Q: Are these rules different if the company can tell the employee not to come to work the next day?
A: For nonexempt employees, if they are told in advance not to come to work and the employees stay home, then the employer is under no obligation to pay them for the time off. The employer and the employee can choose to use accrued paid time off to compensate the employee for the missed workdays.
For exempt employees, the “salary basis” rule still applies. In some cases the employee may be working from home during the bad weather days. If state laws permit employers to do so, employers may deduct from the exempt employees’ accrued paid time off balances to resolve the issues related to “salary basis” compliance. The employer should ensure, however, that these employees have not done any work from home during the office closure prior to deducting time from the accrued paid time off bank balances.
Q: If an employee is on Family and Medical Leave Act (FMLA) leave, do those “bad weather days” count against the employee’s 12-week allotment of time off?
A: The FMLA regulations are silent about bad weather office closures. However, the regulations do allow for situations when the employer’s business stops operating for a period of time and employees are not expected to come to work (plants closing for a few weeks to retool, mandatory company-wide summer vacation, etc). In that case, the week the business is closed and no employees are reporting to work would not count against the employee’s FMLA leave entitlement. If the business is closed for a shorter period of time, the general thinking is that the FMLA regulations relating to holidays would likely apply. Under those rules, if the business is closed for a day or two during a week in which the employee is on FMLA leave, then the entire week would count against the employee’s FMLA leave entitlement. If, however, the employee is on intermittent FMLA leave, then only the days that the business is closed and the employee is expected to be at work would count against the leave entitlement.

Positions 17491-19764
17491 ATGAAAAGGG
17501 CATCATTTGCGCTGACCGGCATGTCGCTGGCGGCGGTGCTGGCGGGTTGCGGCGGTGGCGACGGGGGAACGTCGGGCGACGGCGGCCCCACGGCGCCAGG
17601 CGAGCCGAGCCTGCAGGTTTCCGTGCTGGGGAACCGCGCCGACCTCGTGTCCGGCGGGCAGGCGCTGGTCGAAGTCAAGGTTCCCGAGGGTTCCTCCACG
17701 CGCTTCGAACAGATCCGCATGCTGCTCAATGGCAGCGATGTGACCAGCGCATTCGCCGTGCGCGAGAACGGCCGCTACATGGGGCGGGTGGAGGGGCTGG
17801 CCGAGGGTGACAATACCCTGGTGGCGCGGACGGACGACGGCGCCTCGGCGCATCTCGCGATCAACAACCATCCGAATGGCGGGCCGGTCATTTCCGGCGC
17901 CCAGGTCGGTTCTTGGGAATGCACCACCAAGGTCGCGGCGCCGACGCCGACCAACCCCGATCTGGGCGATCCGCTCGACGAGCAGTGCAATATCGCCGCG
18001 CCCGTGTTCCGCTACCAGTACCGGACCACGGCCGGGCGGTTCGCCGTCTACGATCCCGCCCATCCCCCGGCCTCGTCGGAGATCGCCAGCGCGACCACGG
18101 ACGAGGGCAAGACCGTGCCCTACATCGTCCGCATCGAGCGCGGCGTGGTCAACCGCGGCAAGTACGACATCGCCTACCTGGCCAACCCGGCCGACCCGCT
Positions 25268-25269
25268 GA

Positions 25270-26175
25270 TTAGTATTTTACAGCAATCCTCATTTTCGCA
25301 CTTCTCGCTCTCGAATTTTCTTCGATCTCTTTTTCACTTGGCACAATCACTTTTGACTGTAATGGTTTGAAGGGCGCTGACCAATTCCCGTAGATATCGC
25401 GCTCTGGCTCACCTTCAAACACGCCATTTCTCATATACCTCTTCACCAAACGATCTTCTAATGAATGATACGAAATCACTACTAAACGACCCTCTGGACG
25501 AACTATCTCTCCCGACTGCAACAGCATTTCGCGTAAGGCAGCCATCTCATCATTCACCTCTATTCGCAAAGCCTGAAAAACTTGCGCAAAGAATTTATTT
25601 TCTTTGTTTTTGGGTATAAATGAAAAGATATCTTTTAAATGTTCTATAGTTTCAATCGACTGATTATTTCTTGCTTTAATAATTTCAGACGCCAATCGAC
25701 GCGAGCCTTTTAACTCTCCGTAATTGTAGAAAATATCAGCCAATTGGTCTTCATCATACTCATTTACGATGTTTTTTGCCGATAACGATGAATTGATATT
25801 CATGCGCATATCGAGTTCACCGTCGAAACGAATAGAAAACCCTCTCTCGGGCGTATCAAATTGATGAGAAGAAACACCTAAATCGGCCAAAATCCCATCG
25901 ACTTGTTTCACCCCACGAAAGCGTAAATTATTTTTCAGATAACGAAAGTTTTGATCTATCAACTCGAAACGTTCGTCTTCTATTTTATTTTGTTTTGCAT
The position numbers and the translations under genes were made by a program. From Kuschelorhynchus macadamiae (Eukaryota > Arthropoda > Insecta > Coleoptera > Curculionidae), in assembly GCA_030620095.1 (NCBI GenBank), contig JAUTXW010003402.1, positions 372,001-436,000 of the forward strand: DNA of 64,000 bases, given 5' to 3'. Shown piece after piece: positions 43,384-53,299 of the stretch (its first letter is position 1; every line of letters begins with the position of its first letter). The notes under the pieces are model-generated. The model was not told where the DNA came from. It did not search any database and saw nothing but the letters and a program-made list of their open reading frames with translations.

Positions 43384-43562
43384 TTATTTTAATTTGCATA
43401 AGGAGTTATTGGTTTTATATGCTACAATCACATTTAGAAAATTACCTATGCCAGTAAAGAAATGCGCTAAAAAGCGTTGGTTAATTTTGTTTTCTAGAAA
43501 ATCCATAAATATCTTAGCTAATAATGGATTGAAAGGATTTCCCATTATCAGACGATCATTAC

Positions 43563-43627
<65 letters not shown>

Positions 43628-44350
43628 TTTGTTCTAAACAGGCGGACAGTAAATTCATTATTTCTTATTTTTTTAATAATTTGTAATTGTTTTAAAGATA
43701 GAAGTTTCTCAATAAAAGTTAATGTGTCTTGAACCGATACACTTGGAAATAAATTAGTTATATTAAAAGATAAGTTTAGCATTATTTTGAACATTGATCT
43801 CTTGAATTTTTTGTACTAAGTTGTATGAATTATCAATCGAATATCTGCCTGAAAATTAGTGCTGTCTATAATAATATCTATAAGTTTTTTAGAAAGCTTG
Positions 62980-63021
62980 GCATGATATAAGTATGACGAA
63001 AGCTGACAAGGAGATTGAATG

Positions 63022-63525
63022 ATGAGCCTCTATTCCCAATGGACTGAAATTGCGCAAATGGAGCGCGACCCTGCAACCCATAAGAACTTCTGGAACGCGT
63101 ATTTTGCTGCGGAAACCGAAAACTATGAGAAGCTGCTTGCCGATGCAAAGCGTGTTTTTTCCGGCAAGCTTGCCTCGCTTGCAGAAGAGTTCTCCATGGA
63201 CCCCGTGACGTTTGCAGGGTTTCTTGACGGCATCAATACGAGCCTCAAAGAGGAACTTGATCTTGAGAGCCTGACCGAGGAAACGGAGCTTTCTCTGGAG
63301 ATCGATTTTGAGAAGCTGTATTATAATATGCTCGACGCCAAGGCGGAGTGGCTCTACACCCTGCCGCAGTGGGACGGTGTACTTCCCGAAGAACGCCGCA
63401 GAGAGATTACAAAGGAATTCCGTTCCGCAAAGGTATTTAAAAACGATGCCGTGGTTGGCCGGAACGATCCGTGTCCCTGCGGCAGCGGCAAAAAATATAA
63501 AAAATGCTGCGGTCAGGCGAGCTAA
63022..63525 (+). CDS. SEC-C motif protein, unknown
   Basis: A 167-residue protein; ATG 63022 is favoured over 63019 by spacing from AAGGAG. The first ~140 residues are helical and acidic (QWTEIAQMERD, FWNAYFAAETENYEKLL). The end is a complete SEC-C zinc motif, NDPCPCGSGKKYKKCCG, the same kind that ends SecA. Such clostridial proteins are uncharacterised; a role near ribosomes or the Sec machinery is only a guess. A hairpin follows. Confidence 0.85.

Q: How do we handle attendance issues where the office is open but public transportation is not available due to the weather and employees cannot come to work?
A: If the business remains open but employees cannot get to work because of the weather, employers will need to consider their own attendance policies and practices in determining what flexibility to give employees as it relates to attendance. Employers may encourage employees to car pool or assist them in establishing alternative methods of transportation to get to work.
Under the FLSA rules as it relates to pay, however, employers do not need to pay nonexempt employees if they perform no work. For exempt employees, if the business remains open but an employee cannot get to work because of the weather, an employer can deduct an exempt employee’s salary for a full day’s absence taken for personal reasons without jeopardizing the employee’s exempt status. Employers cannot, however, deduct an exempt employee’s salary for less than a full-day absence without jeopardizing the employee’s exempt status.
Laura Kerekes is the Chief Knowledge Officer for ThinkHR. She applies her extensive human resources and general management experience to a broad range of services for her clients, including: strategic HR consulting, interim human resources executive assignments and compliance/OD/training. Contact her at firstname.lastname@example.org. Follow her at @ltkerekes.